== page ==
Well-being: “We’re not just hippies”, but a little all the same

Like many therapists, Julie Lannot did not begin his professional career in the field of health. “I didn’t start out on the path to health at all, but I always had health problems,” she says. What attracted me to naturopathy was to understand the causes of these problems and to act on them.”

She discovers how we can help ourselves concretely thanks to the link to nature, to food, to emotions and to understand the emotional nodes that influence health. “The human body is incredible, it’s magical,” she raves.


A vocation that called her first via naturopathy, which she studied 5 years ago in Toulouse. But she regrets not having been trained enough on the emotional dimension. “It’s an indispensable component in the process of healing, or at least wellness,” she thinks. This is why she completes her course with training in psychomanagement. Holistic cuisine, which she concocts for yoga, meditation, writing or wilderness adventure retreats, comes next, somewhat by chance. “With cooking, there will be a notion of gustatory pleasure, the fact of discovering new ingredients and a health dimension of course”.

“Desecrate this knowledge”

“When I was little, what I wanted to do was help people, that was my verb,” recalls Julie Lannot. “And I find that the job I do today, with all the hats I have and what I have built, responds exactly to this mission. That’s what makes me feel good. My mission is fulfilled. I respond to my verb.”

Well being Were not just hippies but a little all the
Photo Stephanie Didomenico

“Everything I do will be driven by the same goal, that of better understanding health, physiological, psychological and emotional, in the light of science and also ancestral knowledge,” she explains. According to her, knowledge is power, and the more we understand what is going on inside us, the easier it will be to take care of ourselves. An accompaniment that she realizes by taking into account the notions of ecology, feminism, societal difficulties. “You can’t take care of someone if you don’t understand what they may be going through, the social pressure, theeco-anxiety, mental load, grossophobia… anything that can influence it.”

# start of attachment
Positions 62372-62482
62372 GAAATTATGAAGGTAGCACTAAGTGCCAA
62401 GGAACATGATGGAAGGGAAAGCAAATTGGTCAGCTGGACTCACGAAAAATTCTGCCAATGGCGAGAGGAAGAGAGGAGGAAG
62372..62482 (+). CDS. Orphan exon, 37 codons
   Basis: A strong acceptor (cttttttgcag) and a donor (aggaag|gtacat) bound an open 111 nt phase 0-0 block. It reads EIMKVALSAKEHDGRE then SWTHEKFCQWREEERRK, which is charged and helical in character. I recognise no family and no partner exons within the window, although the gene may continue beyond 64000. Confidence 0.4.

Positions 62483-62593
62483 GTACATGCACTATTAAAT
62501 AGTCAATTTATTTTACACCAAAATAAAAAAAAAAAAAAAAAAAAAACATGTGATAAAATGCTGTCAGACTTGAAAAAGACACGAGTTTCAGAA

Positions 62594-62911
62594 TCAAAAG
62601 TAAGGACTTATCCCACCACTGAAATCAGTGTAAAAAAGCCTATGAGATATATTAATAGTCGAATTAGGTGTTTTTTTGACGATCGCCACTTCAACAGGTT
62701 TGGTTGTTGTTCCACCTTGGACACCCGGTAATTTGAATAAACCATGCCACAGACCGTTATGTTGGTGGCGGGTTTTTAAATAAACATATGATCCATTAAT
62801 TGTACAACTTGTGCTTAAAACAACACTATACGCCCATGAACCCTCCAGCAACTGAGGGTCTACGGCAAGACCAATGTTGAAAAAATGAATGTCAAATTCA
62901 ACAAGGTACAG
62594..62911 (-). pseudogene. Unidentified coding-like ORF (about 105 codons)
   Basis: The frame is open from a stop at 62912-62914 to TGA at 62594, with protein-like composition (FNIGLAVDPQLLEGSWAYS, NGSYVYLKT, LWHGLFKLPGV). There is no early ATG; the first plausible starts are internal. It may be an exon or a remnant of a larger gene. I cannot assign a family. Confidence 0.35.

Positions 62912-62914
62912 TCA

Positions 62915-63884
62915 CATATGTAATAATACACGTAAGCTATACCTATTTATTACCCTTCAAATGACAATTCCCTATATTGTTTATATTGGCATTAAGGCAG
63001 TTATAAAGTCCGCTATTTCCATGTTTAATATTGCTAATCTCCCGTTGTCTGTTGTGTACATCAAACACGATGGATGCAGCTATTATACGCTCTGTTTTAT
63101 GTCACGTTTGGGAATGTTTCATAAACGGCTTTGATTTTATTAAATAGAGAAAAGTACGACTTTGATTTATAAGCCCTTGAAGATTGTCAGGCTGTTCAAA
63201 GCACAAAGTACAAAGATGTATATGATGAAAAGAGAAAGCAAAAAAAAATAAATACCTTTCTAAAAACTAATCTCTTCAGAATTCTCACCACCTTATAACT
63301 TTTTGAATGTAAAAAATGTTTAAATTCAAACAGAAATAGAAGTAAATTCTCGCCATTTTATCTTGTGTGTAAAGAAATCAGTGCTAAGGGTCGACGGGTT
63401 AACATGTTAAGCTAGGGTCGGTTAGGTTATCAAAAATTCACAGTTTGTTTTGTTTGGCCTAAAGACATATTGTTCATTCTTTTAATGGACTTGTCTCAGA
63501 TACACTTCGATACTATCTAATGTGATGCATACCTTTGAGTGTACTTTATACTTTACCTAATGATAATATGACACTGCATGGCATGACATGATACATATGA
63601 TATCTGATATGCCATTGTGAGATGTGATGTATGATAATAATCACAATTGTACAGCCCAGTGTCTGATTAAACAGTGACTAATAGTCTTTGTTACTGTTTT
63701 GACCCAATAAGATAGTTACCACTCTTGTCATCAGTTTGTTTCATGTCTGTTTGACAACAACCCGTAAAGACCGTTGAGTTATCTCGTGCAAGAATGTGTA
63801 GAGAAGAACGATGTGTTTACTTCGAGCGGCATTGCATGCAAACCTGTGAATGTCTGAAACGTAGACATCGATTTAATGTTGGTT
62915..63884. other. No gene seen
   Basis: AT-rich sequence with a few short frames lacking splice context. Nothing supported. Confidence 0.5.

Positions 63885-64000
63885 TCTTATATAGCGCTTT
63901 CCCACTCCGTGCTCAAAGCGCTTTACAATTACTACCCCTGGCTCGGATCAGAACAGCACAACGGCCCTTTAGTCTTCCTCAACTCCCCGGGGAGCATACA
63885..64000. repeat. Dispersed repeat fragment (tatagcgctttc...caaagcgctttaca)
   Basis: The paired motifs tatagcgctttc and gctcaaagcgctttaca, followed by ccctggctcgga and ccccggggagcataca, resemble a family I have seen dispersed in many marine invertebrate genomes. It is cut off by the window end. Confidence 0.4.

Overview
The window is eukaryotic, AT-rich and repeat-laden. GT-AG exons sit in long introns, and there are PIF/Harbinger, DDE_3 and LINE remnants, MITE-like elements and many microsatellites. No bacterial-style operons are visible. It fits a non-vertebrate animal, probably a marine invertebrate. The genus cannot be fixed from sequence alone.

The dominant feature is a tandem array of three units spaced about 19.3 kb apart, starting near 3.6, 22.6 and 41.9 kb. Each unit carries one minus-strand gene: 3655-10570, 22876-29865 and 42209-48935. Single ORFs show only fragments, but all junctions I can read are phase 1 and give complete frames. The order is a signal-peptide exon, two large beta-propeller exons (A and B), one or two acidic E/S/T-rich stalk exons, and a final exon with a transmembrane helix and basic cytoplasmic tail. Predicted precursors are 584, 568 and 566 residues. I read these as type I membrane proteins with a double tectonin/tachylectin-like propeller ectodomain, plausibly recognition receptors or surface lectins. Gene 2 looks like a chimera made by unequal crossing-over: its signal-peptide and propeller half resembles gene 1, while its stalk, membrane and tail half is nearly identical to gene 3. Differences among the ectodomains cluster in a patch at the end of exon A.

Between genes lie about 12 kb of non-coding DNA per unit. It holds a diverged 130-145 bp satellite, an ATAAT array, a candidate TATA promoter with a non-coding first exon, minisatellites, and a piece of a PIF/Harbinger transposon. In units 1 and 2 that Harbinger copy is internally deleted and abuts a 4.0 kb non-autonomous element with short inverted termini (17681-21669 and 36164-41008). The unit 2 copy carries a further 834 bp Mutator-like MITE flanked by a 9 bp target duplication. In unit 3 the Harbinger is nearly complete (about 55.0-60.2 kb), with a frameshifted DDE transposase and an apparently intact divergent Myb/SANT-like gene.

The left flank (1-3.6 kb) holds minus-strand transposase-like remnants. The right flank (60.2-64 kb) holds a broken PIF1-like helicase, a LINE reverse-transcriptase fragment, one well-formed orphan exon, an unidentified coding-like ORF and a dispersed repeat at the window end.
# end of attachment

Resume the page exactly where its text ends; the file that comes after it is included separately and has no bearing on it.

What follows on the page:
Dimensions to which she is sensitive. Before becoming a naturopath, Julie Lannot had launched a blog, “Pas que des hippies”. “Everyone makes fun of me because I eat seeds, I do yoga, I meditate, I’ve always been the hippie of all my groups of friends,” she laughs.

“I don’t necessarily identify with the hippie movement as in the 60s and 70s, but safeguarding nature, reclaiming our bodies, regaining knowledge and power over our health, these are not niche issues. . I have always found it unfortunate that at school we are not taught to take care of ourselves, to breathe, to let our emotions flow through, to speak. The idea is also to desacralize all this knowledge, so that it becomes accessible to everyone.”

Julie Lannot is also podcast producer on the themes of food, sport, menstrual cycles, pathologies, breathing… She is also an author. His first book will be published in April 2023 by Hachette Pratique. It is also found on instagram.

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Julie Lannot. Photo Laura Dalette

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Well-being: “We’re not just hippies”, but a little all the same

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